Since you asked
There is some unfinished business with brackets and other matters, but before we get into questions and answers, an amplification on the brackets post from Bill Cloud:
I would like to give credit also to Bill Montgomery of The Houston Chronicle, who took part in the presentation and supplied many of the examples, not to mention several people who have written on the subject.
Bill, another worthy colleague from the American Copy Editors Society, gets full marks.
Q. ... it sounds like the professor's proscription is only on interpolations, not on other bracket-y uses, such as citational ellipsis -- ? For example: "To be or not to be [...] ay, there's the rub."
A. In journalistic writing rather than formal academic citation, an ellipsis would be used, but without brackets.
Q. What about [sic]?
A. Once again, [sic] is useful in formal academic writing to indicate that an error has been recognized but preserved in a text. In journalism, which is more conversational than formal, it looks condescending. It is the equivalent of correcting someone’s pronunciation, and therefore we eschew it so as not to look snotty.
Q. ... the proper, consistent, and moderate use of square brackets should alleviate confusion, not cause it. I wonder if the fear of bracketry in any form is a case of underestimating the intelligence of readers.
A. We do try to use brackets when they are essential, and to use them in moderation. But a use such as [former President Bill] Clinton precisely underestimates the reader’s intelligence. That is why, instead of a flat ban, I suggest avoiding brackets whenever possible. And they do look jarring in big type.
Q. What’s the deal with Burma and Myanmar? Why do newspapers choose one or the other?
A. Slate posted a lucid explanation last week, which I recommend. The Sun has used Myanmar for years because that is what the government calls the country. So does the United Nations. We adopted Burkina Faso over Upper Volta for the same reason. Our policy on names, either of persons or of nations, is to go with the person’s or nation’s preference, the name by which each is generally known. The State Department does not like the junta that runs Myanmar and thus sticks with Burma. But it has gone along with other thug regimes (Zaire/Democratic Republic of the Congo, etc.) without evident qualm. In any event, the State Department does not hold sway over our house style.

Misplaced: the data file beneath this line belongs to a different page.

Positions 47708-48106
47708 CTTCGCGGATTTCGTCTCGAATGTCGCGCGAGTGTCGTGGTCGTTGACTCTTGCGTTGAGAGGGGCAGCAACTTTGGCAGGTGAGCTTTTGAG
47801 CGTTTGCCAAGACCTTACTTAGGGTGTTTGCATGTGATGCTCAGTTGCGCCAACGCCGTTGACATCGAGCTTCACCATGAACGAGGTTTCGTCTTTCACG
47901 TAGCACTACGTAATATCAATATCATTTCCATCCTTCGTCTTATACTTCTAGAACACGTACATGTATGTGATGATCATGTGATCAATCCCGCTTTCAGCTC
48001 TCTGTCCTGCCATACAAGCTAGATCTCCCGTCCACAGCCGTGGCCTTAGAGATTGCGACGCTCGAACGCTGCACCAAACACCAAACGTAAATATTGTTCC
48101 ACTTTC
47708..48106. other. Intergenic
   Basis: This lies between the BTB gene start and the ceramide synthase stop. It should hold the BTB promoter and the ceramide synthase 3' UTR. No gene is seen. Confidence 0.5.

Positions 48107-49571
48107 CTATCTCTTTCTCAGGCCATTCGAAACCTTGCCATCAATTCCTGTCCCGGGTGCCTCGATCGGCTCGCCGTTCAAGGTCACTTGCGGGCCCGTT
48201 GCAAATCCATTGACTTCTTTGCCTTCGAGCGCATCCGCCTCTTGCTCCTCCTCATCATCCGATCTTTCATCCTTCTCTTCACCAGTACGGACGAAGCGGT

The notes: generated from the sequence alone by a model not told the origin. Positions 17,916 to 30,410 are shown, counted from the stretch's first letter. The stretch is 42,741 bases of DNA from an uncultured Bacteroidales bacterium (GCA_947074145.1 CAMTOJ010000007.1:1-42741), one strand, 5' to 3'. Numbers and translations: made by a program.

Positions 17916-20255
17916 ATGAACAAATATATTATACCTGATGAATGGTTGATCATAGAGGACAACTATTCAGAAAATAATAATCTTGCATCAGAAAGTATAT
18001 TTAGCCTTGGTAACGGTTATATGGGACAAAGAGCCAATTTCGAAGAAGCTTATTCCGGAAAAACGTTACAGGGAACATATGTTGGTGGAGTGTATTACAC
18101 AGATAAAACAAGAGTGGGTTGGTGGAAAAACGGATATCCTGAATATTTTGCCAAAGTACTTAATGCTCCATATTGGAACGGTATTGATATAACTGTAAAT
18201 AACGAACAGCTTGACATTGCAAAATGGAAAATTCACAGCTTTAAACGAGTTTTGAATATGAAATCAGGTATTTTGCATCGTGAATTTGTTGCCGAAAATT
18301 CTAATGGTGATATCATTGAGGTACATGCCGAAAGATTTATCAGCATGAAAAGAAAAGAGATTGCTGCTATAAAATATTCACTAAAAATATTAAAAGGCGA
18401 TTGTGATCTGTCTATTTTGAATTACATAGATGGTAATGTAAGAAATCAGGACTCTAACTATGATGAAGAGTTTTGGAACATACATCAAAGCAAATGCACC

Q. "Pain at the pump" may be trite at this point, but what it's trying to express is done easily, and avoiding it, while it could be better writing, could also lose a reader trying to wade through a phrase twice its length for the same result.
A. The thing about cliches is that while they are instantly recognizable, repetition paradoxically diminishes the effectiveness. I don’t think you need to look at all 638,000 instances of pain at the pump that a Google search turns up to conclude that the impact of the phrase has been dulled. Such a phrase is like the commercial you recognize without recalling what product it pushes.
In the same way, your eyes probably glide over ’tis the season hundreds of times between November and the end of December without registering anything much.
Well, maybe mild irritation.